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Hard days but great days for wartime Land Girl Barbara, 92

By Toby Neal | Nostalgia | Published:

Barbara Jones of Baschurch has never been afraid of hard work, and at the age of 92, still isn't.

She walks slowly with the aid of a stick these days, but loves to spend hours tending her immaculate garden, where at this time of year the intrusion of wind-blown leaves vexes her.

But being a young teenager in her first job - as a live-in cleaner in domestic service at a posh Shropshire house - was more than she could stand.

"I hated it. I used to sweep the dust under the mat," she says.

It was not long after this though that she was toiling to help the war effort, as a member of the Women's Land Army - an army of over 200,000 girls and women who worked on farms, whose service was belatedly officially recognised.

"I loved it. I would go back tomorrow to it if I had the chance. It was a wonderful life. I made some lovely friends, and I'm still friends with them," says Barbara, who has a framed certificate of gratitude from the Government, signed by then Prime Minister Gordon Brown in 2008.

She kept her uniform for years, but now only has the badge left.

Mrs Jones was a country girl, brought up near Oswestry, but a significant number of the Land Girls, as they were called, came from the big cities, and this was a bit of an eye opener for her while she was at Llanforda Hall - since demolished - near Oswestry, which was being used as Land Army accommodation.

"A lot of them were Manchester and Liverpool girls, they weren't country girls like me," she said.

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"There were a lot of us girls there, so many in a bedroom. We had bunks - I was on the bottom bunk.

"The first night I was there sitting in the lounge, they came home from work and would automatically go to the mantelpiece to see if there was any mail. One girl from Liverpool went and there was no post for her. Her language was terrible. I hadn't been used to it. I couldn't believe this language. It got better afterwards.

"I loved it there. Llanforda Hall was a wonderful place. We had to work every day. A van took us to work to different farms."

Back then she was the teenage Barbara Price, who at around the age of 11 had learned shocking news by accident.

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"I was adopted, but never knew until one day I was coming home from West Felton School and a girl said to me: 'Ron Price isn't your brother.' I took no notice and went home and as my mum was out working went into the cabinet on the wall and found my birth certificate, which gave the proof. Nothing had ever been said until that day. It's an awful shock. Nobody talked about it."

She was to find out her birth mother was Ada Cooke, who was single, and they afterwards wrote to each other during her childhood, although she knows nothing of the circumstances of her adoption.

"I don't mind. I had a good life and good childhood."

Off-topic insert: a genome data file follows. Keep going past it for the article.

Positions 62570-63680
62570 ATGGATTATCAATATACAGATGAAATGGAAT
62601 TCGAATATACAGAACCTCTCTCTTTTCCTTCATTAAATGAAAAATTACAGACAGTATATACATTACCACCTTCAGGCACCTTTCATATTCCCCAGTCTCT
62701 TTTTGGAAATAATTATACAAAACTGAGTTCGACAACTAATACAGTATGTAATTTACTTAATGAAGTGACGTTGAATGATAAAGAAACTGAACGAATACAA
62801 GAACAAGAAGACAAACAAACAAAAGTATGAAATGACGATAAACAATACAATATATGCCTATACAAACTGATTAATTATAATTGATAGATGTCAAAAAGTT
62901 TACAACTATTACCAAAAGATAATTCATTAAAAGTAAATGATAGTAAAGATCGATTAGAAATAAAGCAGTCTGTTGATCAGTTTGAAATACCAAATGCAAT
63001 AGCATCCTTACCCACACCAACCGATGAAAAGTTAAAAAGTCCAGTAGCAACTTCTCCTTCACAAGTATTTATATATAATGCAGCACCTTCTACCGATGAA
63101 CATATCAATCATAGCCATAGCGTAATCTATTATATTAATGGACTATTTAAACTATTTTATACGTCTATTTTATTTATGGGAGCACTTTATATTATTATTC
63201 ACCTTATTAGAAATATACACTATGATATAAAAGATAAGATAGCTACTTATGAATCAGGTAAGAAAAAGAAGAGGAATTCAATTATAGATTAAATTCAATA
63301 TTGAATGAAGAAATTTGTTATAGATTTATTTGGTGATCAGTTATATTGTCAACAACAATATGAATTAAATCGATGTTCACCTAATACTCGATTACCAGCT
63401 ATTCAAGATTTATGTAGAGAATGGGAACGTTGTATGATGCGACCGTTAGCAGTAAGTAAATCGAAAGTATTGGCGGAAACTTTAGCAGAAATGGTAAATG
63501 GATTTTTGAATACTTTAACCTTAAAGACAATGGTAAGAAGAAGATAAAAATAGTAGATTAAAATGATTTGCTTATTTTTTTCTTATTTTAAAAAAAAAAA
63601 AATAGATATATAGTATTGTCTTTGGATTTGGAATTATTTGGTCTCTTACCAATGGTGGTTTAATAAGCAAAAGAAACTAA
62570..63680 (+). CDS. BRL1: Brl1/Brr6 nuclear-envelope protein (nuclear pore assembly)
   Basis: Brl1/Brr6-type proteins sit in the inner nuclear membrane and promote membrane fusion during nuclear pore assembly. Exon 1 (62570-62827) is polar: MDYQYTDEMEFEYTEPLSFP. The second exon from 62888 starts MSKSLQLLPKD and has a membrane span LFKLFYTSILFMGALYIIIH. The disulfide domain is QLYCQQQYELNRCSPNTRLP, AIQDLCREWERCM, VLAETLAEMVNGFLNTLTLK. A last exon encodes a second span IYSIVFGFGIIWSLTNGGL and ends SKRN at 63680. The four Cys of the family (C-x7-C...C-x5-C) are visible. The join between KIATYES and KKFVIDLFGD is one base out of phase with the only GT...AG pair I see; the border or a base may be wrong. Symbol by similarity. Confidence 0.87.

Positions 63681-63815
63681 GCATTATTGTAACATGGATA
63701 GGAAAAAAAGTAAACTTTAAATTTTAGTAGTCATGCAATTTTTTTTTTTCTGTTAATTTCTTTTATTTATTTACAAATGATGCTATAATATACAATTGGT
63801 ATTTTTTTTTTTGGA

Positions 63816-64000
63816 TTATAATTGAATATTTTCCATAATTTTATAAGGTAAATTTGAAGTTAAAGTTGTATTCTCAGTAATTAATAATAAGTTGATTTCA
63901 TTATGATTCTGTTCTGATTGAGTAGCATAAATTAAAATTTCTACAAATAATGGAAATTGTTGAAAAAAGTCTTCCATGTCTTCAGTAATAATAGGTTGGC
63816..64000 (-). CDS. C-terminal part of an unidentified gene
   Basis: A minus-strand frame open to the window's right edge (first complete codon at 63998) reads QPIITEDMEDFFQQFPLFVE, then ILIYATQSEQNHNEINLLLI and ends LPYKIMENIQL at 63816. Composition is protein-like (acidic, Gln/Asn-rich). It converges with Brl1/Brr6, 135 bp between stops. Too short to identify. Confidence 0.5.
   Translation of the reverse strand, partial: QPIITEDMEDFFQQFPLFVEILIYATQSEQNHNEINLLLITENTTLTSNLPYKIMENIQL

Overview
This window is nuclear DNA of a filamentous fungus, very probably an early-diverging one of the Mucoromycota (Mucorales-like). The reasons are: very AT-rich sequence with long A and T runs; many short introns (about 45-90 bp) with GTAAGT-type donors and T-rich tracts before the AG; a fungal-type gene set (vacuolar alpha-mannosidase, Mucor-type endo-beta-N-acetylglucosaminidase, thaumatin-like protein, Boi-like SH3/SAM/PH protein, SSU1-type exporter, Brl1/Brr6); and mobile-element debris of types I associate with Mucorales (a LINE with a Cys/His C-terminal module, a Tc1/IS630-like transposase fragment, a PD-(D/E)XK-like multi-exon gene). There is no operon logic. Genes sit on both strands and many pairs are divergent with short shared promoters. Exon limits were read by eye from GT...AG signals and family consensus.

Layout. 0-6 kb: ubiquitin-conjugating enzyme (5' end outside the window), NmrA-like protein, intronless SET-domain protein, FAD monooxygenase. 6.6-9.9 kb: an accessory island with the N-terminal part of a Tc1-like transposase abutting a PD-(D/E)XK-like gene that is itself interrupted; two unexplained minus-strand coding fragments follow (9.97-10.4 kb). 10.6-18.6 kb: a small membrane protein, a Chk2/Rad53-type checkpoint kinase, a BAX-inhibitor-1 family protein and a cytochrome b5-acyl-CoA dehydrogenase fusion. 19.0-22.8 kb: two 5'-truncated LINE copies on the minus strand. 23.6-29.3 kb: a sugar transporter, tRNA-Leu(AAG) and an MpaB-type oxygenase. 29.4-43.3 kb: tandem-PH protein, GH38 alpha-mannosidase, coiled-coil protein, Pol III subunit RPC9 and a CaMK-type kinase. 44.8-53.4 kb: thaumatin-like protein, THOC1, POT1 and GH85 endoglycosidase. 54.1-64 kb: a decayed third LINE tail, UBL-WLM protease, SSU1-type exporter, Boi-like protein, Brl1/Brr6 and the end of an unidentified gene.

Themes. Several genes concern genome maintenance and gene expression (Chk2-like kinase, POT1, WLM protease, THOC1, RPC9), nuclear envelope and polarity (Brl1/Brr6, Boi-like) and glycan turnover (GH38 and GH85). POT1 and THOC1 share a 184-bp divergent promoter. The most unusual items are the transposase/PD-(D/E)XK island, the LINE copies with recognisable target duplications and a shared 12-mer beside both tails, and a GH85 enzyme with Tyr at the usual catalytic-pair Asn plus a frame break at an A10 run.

Her adoptive father was Herbert Price - in another childhood shock, he was to shoot himself - and the family lived by the canal at Queens Head, later moving to Long Oak, not far away. Her mother was Elsie who as it happens was a Land Girl in the Great War.

"I went to West Felton School. I learned nothing. I hated school. All I did was copy."

She left aged 14 and the following day had her case packed and went to The Grange, West Felton, the home of a Mr and Mrs Bradley.

"I was a cleaner, and had to live in. I was glad to get away and live somewhere else. I was growing up a bit then. I was there until I was Land Army age. I was fed up of cleaning and left."

Barbara went to stay with her married half sister, Gwen Gray, who lived in a black and white cottage in Little Wenlock and it was while there that she started sorting potatoes for Bert Chatham, who was farming a local farm for his uncle.

"I joined the Land Army. I had to go to Shrewsbury from Little Wenlock to join."

For entertainment, she would walk with village girl Elsie Gough to the cinema in Dawley, which was dubbed "the bug house."

Next stop for new Land Girl Barbara was Brockton Grange, at Brockton, near Shifnal, and then to Llanforda, which was the first time she was working as part of a group of Land Girls.

When wood rot led to Llanforda Hall being closed the girls had to find fresh lodgings.

"Five of us went into a flat in Oswestry. Three of us slept in a bed. I don't know how the other two slept."

It was while working for a Mr and Mrs Richards at Morton Hall, near Knockin, that she first met her husband-to-be, tractor driver Ted Jones, of Crickheath.

They began thinking of marriage, and Barbara was to have other jobs, at Peate's mill at Maesbury and at Jones' butchers in Oswestry, when Ted found what they were looking for, a cottage for a farm worker.

"I couldn't get down to the church quick enough. I almost ran to Holy Trinity Church at Oswestry and booked the wedding, and that was it."

They wed at Holy Trinity Church, Oswestry, on October 8, 1945.

They had two children, Don and Sue, and of course Barbara kept her hand in working, including having done 36 years at Walford College as a cleaner - "There's my wristwatch for service," she says proudly holding up her wristwatch - and also working at Baschurch surgery and for T.E. Jones.

"I have worked and worked and worked all my life."

She still drives. And then there is, of course, the garden.

"I can still do things. I can still walk straight. If I get outside there, I'm happy. I love it."

Toby Neal

By Toby Neal
Feature Writer

A journalist in Shropshire for 40 years, mainly writes features and columns, especially about aspects of Shropshire history. Lives in Telford and is based at the Ketley headquarters.

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